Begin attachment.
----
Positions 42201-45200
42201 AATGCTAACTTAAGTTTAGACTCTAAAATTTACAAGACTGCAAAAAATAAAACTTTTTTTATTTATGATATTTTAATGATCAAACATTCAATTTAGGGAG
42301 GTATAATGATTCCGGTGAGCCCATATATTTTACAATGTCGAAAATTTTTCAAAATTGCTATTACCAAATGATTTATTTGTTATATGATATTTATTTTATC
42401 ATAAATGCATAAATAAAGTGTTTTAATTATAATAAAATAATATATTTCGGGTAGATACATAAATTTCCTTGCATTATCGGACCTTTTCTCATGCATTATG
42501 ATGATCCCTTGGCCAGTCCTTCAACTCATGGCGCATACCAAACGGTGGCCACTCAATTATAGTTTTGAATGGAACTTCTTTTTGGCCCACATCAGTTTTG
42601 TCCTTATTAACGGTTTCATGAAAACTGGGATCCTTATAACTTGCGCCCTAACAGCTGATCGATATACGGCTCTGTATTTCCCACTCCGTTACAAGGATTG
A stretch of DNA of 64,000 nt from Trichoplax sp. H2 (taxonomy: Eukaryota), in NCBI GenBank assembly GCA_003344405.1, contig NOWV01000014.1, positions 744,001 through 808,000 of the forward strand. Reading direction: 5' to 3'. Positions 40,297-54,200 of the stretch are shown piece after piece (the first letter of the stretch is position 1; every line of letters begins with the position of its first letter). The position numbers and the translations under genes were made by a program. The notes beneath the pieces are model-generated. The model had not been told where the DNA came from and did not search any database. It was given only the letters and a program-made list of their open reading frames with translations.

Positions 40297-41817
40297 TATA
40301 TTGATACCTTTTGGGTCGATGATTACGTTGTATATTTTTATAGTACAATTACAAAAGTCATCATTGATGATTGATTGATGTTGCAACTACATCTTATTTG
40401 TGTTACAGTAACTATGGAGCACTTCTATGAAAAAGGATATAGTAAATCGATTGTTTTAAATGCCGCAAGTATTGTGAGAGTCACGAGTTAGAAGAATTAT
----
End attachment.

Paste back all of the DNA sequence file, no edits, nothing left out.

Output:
Positions 42201-45200
42201 AATGCTAACTTAAGTTTAGACTCTAAAATTTACAAGACTGCAAAAAATAAAACTTTTTTTATTTATGATATTTTAATGATCAAACATTCAATTTAGGGAG
42301 GTATAATGATTCCGGTGAGCCCATATATTTTACAATGTCGAAAATTTTTCAAAATTGCTATTACCAAATGATTTATTTGTTATATGATATTTATTTTATC
42401 ATAAATGCATAAATAAAGTGTTTTAATTATAATAAAATAATATATTTCGGGTAGATACATAAATTTCCTTGCATTATCGGACCTTTTCTCATGCATTATG
42501 ATGATCCCTTGGCCAGTCCTTCAACTCATGGCGCATACCAAACGGTGGCCACTCAATTATAGTTTTGAATGGAACTTCTTTTTGGCCCACATCAGTTTTG
42601 TCCTTATTAACGGTTTCATGAAAACTGGGATCCTTATAACTTGCGCCCTAACAGCTGATCGATATACGGCTCTGTATTTCCCACTCCGTTACAAGGATTG
A stretch of DNA of 64,000 nt from Trichoplax sp. H2 (taxonomy: Eukaryota), in NCBI GenBank assembly GCA_003344405.1, contig NOWV01000014.1, positions 744,001 through 808,000 of the forward strand. Reading direction: 5' to 3'. Positions 40,297-54,200 of the stretch are shown piece after piece (the first letter of the stretch is position 1; every line of letters begins with the position of its first letter). The position numbers and the translations under genes were made by a program. The notes beneath the pieces are model-generated. The model had not been told where the DNA came from and did not search any database. It was given only the letters and a program-made list of their open reading frames with translations.

Positions 40297-41817
40297 TATA
40301 TTGATACCTTTTGGGTCGATGATTACGTTGTATATTTTTATAGTACAATTACAAAAGTCATCATTGATGATTGATTGATGTTGCAACTACATCTTATTTG
40401 TGTTACAGTAACTATGGAGCACTTCTATGAAAAAGGATATAGTAAATCGATTGTTTTAAATGCCGCAAGTATTGTGAGAGTCACGAGTTAGAAGAATTAT